On the 13th of October it was reported that this life-saving machine, known as an Automated External Defibrillator were faulty in key public places!

That is pretty scary, considering this machine will give a non-breathing casualty approximately 20% more chance of life, through an ‘Electric Shock’ to the non-beating heart.

What I want to know is; why would you spend over a £1000 on this valuable life-saving equipment and not have it tested and maintained?

The Sun Online reported that there are allegedly, about 2,577 of the Lifepak CR Plus & Lifepak Express Automatic External Defibrillators are defective, the Medicines & Healthcare products Regulatory Agency (MHRA) thought.

An internal component called a ‘Reed Switch’ can become stuck in the closed position, the agency added.

They also urged owners to check the serial number on their AED’s matches on the confirmation sheet received from the manufacturer, or the alert on its website.

Did you know that FIFA made it mandatory for First Aiders to carry an AED Machine in their rucksacks, due to the footballer Fabrice Muamba’s collapse on a pitch in White Hart Lane in early 2012? He had stopped breathing for more than 5 minutes before CPR was administered, which saved his life.

I am sure some of you still do not know what an AED Machine is exactly, so I will recap for everyone to refresh us.

AED machines will one day be part of all of our lives, just as First Aid has become.

If someone suffers a Heart Attack or a Cardiac Arrest, they will definitely benefit from CPR, accompanied by a functioning AED (if they have stopped breathing).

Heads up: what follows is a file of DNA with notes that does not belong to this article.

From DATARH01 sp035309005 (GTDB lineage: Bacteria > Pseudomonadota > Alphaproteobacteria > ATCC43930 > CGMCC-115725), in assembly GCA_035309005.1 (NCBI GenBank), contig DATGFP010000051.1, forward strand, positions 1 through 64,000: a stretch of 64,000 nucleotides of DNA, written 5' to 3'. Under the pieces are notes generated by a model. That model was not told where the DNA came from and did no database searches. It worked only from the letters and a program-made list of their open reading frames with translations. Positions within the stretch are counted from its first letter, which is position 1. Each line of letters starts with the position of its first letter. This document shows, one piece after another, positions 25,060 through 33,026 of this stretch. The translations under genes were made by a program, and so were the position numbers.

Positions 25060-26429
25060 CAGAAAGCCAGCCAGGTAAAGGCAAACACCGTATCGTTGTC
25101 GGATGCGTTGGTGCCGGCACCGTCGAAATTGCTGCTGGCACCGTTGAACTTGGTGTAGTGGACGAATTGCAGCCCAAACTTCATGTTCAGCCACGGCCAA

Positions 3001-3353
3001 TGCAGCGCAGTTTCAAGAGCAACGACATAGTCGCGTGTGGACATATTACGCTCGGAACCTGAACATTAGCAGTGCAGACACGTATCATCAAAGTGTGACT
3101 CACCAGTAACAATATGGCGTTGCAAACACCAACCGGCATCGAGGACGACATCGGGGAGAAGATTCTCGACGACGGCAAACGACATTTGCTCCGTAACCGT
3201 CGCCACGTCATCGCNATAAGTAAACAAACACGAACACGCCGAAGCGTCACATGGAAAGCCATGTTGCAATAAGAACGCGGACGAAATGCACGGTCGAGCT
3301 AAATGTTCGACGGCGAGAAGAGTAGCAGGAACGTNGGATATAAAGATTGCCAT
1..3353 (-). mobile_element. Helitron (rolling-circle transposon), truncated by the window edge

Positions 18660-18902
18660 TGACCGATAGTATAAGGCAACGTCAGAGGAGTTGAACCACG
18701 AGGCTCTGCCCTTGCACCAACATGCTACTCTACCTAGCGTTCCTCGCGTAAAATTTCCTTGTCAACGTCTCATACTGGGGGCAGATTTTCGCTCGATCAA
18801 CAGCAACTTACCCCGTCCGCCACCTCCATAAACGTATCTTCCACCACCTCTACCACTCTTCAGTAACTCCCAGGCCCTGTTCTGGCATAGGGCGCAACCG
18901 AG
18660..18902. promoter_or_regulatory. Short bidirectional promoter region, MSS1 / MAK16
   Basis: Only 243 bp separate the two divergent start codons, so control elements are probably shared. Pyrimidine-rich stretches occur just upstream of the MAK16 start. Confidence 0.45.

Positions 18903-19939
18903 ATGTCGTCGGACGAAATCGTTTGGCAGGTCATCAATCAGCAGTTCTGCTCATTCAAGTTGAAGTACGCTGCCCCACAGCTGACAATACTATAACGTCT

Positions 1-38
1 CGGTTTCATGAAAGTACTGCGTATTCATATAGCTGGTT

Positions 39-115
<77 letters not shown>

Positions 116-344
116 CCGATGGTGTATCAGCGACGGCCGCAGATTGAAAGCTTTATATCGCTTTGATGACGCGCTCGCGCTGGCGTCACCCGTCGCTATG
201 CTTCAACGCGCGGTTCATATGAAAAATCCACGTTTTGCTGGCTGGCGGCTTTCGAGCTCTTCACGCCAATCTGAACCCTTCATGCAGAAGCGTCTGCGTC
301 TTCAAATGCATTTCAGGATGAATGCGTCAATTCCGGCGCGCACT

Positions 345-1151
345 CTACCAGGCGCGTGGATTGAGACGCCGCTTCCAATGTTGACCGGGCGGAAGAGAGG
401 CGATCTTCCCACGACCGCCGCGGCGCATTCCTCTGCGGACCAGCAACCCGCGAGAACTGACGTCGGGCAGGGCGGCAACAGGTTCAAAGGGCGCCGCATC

The difference between these two emergency medical situations is that basically: –

Heart Attack = Plumbing of the Heart, a blockage in the artery to the heart, causing it to stop beating.

Sudden Cardiac Arrest = Electrical fault in the heart, causing it to wobble or quiver in the chest, essentially causing it to fail working.

CPR (Cardiopulmonary Resuscitation) is essential for a person whose heart has stopped working, because once our heart stops beating, blood is unable to carry the valuable Oxygen around the body, via Red Blood Cells, which it needs to be able to survive.

Having access to an AED gives the casualty a better chance of survival, because it is simply a massive electric shock in order either kick-start the Heart or Re-boot the Heart into beating again, so that it can pump the blood regularly and efficiently.


Nowadays, more people are aware of what an AED is and when it is used.

Many First Aiders also have seen or have access to an AED, whether it is in the workplace or a public area, such as an Airport, Shopping Malls, and hotel, Schools, Restaurants and Stadiums.

In Norway, AED Machines are found in all public places as a legal requirement.

How to use an AED is very easy to learn, but you must be a First Aider, with an up-to-date First Aid Certificate (EFAW) to take this class.

You will be refreshed on the heart, heart conditions and a review of the Primary & Secondary Survey, as well as practising CPR.

You will be shown how to operate an AED Machine and where to place the pads on the chest of the casualty, with emphasis on safety & speed.

I hope that the government will vote to ensure that AED’s are checked regularly, because it would be pretty scandalous if a faulty one found its way into parliament and an unsuspecting member who has a heart attack, dies through faulty Health & Safety equipment.

For more information on First Aid or AED training, contact www.onedaycourses.com